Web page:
Day Two focused on a Giuliani-run smear campaign and Trump’s passion for settling scores—real or imagined.
The blood drained from her face as Marie Yovanovitch, the career diplomat removed as the US ambassador to Ukraine, read the reconstructed transcript of President Donald Trump’s July 25 call with Ukrainian President Volodymyr Zelensky the day it was released. There was the president referring directly to her: “The former ambassador from the United States, the woman, was bad news,” Trump told the Ukrainian leader. And as Yovanovitch read on, she came across another Trump statement that seemed menacing: “She’s going to go through some things.” Testifying before the House Intelligence Committee on Friday morning as part of the ongoing impeachment inquiry, Yovanovitch recalled how she had been “shocked,” “appalled,” and “devastated” to see a president undermine and threaten a US ambassador. And about the same time as she was telling the committee this, Trump was blasting Yovanovitch, claiming, “Everywhere Marie Yovanovitch went turned bad. She started off in Somalia, how did that go?” This was a shocking move that even a Fox News anchor likened to witness intimidation.
Giuliani will be thrown under a bus (ODT)
Trump ― the man who was obsessed with the fact that Hillary Clinton used a private email server as secretary of state ― continues to use a personal cellphone, despite warnings from security experts. The practice also, conveniently, allows him to avoid extra public scrutiny.
Trump’s cellphone does not have security features to shield his communications from espionage, and he has reportedly resisted measures to make his phone more secure.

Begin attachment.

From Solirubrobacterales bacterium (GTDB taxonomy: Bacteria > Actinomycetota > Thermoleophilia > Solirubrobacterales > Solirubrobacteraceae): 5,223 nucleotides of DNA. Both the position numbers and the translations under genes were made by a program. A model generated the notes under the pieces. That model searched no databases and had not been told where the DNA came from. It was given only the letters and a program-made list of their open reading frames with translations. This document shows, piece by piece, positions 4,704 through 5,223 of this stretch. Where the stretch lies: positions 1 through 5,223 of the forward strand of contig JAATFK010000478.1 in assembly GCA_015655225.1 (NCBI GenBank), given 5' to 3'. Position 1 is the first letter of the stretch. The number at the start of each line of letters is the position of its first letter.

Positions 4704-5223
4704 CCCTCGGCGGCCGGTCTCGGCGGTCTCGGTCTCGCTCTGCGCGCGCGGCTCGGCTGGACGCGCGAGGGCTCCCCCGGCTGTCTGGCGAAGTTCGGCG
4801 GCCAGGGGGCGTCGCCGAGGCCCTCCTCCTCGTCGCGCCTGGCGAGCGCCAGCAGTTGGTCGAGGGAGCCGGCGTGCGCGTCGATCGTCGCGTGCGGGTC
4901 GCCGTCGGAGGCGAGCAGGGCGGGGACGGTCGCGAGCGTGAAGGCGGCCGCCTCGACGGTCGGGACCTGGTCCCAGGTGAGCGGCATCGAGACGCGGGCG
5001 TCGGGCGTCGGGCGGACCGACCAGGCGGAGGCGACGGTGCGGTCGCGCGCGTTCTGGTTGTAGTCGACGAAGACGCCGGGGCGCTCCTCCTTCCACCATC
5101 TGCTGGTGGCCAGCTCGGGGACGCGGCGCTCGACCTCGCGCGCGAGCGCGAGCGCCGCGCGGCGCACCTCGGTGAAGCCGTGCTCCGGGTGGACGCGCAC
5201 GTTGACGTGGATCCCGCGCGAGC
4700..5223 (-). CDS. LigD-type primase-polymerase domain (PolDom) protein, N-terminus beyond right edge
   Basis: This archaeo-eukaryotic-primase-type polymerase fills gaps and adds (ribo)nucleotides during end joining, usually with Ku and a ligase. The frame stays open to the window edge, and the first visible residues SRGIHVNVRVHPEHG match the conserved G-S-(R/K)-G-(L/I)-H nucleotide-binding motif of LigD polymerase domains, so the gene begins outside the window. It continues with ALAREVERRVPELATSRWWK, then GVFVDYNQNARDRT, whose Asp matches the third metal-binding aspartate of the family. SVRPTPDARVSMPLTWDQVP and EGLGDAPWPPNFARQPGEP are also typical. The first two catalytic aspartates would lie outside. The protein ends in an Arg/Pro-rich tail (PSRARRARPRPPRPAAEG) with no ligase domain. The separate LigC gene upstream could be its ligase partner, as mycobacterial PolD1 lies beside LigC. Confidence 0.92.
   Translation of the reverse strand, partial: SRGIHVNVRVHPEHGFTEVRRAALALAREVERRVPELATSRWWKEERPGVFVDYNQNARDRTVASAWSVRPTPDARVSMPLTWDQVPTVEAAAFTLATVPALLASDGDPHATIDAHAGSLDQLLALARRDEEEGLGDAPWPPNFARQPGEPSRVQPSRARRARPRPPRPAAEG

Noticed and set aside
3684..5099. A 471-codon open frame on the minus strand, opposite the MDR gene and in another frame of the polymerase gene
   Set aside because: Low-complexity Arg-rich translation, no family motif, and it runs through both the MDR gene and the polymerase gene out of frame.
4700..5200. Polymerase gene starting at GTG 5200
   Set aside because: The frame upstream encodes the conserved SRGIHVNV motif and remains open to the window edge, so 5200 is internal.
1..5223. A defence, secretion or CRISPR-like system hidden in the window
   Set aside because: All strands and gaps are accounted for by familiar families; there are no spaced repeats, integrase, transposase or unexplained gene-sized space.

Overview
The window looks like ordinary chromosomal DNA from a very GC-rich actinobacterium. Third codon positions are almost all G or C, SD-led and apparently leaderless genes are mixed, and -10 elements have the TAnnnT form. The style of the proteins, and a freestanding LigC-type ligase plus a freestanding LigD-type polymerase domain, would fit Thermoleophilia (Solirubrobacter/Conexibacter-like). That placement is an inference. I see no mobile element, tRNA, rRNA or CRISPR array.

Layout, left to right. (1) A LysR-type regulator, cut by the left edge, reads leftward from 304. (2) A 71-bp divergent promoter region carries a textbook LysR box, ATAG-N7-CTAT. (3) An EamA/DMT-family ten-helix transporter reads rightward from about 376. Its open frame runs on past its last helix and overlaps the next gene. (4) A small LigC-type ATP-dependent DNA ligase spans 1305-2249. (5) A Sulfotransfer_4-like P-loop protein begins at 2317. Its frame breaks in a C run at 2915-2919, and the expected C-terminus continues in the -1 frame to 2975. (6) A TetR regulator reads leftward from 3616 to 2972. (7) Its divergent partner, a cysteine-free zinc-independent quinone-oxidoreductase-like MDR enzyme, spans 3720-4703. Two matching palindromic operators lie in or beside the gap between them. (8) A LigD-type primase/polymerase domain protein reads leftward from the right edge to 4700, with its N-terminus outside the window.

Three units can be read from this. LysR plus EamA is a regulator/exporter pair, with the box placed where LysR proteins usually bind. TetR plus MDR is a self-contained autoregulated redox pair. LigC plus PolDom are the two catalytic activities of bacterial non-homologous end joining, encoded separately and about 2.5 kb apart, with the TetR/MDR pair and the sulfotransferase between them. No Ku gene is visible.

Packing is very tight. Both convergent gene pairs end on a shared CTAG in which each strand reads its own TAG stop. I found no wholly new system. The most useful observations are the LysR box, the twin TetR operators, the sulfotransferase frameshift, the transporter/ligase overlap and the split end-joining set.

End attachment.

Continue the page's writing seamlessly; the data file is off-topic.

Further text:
he took a call with Trump in a restaurant. The call was about the Ukraine situation, and people at the restaurant table were able to hear it was Trump and some of the content of the call. (If this was Sondland’s personal phone you can bet the Russians heard it, too.)
Criminal investigations, as Chuck and I know, you build by taking these depositions, getting their testimony. Now Sondland has already had to come back once and say, oh, I forgot some stuff, here it is. Now he’s going to have to come back and say, oh, I forgot about that call I had with the President of The United States on my cellphone.
“Ambassador Sondland responded that President Trump cares more about the investigations of Biden, which [Rudy] Giuliani was pressing for,” Taylor testified, referring to the presidential lawyer and former New York City mayor, who had been conducting a back-channel effort in Ukraine on Trump’s behalf.
Character assassination is what Fox News does. The problem for Trump when it comes to the impeachment scandal is that Fox News has too many characters it needs to assassinate.
Lindsey Graham says Trump’s Ukraine policy was incoherent. It wasn’t. He knew what he wanted. But the strategy to defend the president in this impeachment proceeding is certainly incoherent at this point. He will probably survive a trial in the Senate, but none of his defenders are going to come out looking any better than he does. The central fact they can’t accept is that his behavior was indefensible.
Bill Taylor, George P Kent and Marie Yovanovitch will tell complementary parts of the story and how it affects national security
A key witness in the Donald Trump impeachment inquiry has reversed his evidence, indicating he did believe there was a quid pro quo in which US military aid would be denied to Ukraine unless it publicly launched a corruption investigation into Joe Biden.